Validation of a Functional Observational Battery in the Minipig for Regulatory Neurotoxicity Assessments

Authors

Zhong, M., Fuller, A., Hanks, C., Brocksmith, D., Liu, J., Gad, S., Bouchard, G.F., Stricker-Krongrad, A.

Abstract

Background: A functional observational battery (FOB) is recommended as the first tier neurotoxicity screening in the preclinical safety pharmacology testing guidelines. The minipig has increasingly been used in regulatory toxicology studies; however, no current FOB protocol is available for the neurotoxicity testing in this species.

Purpose: To validate a minipig functional observational battery protocol.

Methods: A crossover study with Sinclair minipigs was performed to capture effects of amphetamine, ketamine and diazepam. The minipigs were observed in their home cage, were video-recorded for 10 minutes in a confined open field and went through a neurologic examination.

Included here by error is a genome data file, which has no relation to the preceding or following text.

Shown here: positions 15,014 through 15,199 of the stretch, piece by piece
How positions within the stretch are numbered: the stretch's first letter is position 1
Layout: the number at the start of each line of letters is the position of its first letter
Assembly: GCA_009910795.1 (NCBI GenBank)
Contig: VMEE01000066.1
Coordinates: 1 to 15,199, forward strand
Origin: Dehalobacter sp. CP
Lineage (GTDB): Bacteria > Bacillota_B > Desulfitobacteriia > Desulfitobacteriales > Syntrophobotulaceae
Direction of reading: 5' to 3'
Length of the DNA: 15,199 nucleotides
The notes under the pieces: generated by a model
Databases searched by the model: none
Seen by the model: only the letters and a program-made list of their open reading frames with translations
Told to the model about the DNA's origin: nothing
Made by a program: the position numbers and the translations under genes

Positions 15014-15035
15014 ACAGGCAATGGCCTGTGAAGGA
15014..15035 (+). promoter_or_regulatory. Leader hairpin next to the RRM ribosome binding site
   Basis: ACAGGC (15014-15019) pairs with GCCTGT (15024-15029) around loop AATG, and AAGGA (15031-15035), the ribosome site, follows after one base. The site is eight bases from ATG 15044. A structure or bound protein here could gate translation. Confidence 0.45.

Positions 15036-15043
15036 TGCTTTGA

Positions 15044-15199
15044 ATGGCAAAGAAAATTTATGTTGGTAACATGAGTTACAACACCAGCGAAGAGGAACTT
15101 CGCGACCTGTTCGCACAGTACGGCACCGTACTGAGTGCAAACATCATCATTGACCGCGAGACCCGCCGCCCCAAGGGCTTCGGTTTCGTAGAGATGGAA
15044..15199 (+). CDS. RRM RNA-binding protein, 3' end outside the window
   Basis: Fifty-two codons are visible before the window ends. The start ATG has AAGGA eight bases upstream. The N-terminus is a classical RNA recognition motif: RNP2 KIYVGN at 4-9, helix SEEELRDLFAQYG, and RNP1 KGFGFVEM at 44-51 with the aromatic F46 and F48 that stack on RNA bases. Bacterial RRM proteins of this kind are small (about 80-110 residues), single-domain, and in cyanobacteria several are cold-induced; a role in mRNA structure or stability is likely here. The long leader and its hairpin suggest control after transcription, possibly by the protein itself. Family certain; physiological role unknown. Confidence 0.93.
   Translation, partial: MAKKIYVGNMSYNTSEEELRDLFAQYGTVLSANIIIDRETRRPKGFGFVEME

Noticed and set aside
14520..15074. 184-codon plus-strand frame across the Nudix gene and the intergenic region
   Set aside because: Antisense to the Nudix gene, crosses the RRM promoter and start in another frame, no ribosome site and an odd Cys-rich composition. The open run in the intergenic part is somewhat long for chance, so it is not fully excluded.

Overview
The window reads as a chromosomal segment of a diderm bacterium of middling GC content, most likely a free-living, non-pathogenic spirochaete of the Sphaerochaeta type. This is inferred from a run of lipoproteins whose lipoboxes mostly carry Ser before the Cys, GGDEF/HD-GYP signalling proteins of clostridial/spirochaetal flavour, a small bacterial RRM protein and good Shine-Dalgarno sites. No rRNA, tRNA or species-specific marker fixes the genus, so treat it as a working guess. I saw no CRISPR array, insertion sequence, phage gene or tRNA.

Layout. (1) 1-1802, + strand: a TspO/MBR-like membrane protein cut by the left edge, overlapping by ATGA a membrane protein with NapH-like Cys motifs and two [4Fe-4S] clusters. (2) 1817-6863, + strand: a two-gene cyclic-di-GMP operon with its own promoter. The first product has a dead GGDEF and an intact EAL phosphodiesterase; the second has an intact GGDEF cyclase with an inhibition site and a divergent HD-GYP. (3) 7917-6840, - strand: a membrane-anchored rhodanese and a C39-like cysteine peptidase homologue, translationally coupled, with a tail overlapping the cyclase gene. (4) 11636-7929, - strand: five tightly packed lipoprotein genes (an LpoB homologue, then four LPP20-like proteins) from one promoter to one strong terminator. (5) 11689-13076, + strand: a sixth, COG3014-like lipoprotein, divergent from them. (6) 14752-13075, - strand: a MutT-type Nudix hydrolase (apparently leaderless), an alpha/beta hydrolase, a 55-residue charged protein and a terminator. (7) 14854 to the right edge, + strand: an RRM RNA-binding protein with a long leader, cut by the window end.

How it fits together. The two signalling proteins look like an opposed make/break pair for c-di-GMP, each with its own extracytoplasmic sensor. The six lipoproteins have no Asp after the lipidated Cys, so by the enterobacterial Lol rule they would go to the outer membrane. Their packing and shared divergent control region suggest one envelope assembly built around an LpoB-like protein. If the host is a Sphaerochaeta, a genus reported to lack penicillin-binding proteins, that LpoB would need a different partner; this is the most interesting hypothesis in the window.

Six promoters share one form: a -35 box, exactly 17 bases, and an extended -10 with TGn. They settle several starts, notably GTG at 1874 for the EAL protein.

Results: Both ketamine and diazepam treated minipigs showed reduced interests in environmental changes and increased exploration interests, and had muscular malfunction and gaits impairment. On the other hand, unique and even opposite effects were also observed between ketamine and diazepam, which might reflect their unique mechanisms of action in treated minipigs. Effects of ketamine and diazepam were consistent with their roles in suppressing central nervous system (CNS) functions. Amphetamine is a CNS stimulant, which promotes dopamine-associated brain activities. Amphetamine treated minipigs were consistently shown to be hyperactive and to display increased interest to environmental changes and reduced exploring activities. Amphetamine also increased locomotion and induced biphasic behavior effects in the treated animals. The shared effects of ketamine and diazepam might result from their interference with dopamine functions in CNS, in contrast to those of amphetamine.

Conclusion: The Sinclair minipig is suitable for functional observational battery (FOB) evaluation of chemicals in preclinical safety pharmacology testing, and a reproducible quantitative approach is described.

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